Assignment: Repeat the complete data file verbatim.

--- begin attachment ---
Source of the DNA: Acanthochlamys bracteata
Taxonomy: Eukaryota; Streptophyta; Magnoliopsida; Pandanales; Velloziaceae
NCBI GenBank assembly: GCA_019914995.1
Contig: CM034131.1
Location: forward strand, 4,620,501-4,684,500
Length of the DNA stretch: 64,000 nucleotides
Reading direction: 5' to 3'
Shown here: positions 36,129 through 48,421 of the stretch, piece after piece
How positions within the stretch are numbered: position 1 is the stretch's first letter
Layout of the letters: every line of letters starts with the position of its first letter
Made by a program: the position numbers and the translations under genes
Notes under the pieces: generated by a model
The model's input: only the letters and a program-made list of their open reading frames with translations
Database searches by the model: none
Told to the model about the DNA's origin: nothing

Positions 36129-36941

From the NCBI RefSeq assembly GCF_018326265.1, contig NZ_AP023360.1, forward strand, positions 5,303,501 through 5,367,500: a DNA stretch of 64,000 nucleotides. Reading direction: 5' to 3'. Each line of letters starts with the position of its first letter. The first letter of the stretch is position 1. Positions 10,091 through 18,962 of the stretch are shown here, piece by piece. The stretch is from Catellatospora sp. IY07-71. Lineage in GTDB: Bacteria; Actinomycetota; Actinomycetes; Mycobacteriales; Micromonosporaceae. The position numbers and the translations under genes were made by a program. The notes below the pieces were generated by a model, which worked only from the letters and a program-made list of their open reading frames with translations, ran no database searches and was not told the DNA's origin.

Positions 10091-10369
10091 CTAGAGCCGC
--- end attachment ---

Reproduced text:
Source of the DNA: Acanthochlamys bracteata
Taxonomy: Eukaryota; Streptophyta; Magnoliopsida; Pandanales; Velloziaceae
NCBI GenBank assembly: GCA_019914995.1
Contig: CM034131.1
Location: forward strand, 4,620,501-4,684,500
Length of the DNA stretch: 64,000 nucleotides
Reading direction: 5' to 3'
Shown here: positions 36,129 through 48,421 of the stretch, piece after piece
How positions within the stretch are numbered: position 1 is the stretch's first letter
Layout of the letters: every line of letters starts with the position of its first letter
Made by a program: the position numbers and the translations under genes
Notes under the pieces: generated by a model
The model's input: only the letters and a program-made list of their open reading frames with translations
Database searches by the model: none
Told to the model about the DNA's origin: nothing

Positions 36129-36941

From the NCBI RefSeq assembly GCF_018326265.1, contig NZ_AP023360.1, forward strand, positions 5,303,501 through 5,367,500: a DNA stretch of 64,000 nucleotides. Reading direction: 5' to 3'. Each line of letters starts with the position of its first letter. The first letter of the stretch is position 1. Positions 10,091 through 18,962 of the stretch are shown here, piece by piece. The stretch is from Catellatospora sp. IY07-71. Lineage in GTDB: Bacteria; Actinomycetota; Actinomycetes; Mycobacteriales; Micromonosporaceae. The position numbers and the translations under genes were made by a program. The notes below the pieces were generated by a model, which worked only from the letters and a program-made list of their open reading frames with translations, ran no database searches and was not told the DNA's origin.

Positions 10091-10369
10091 CTAGAGCCGC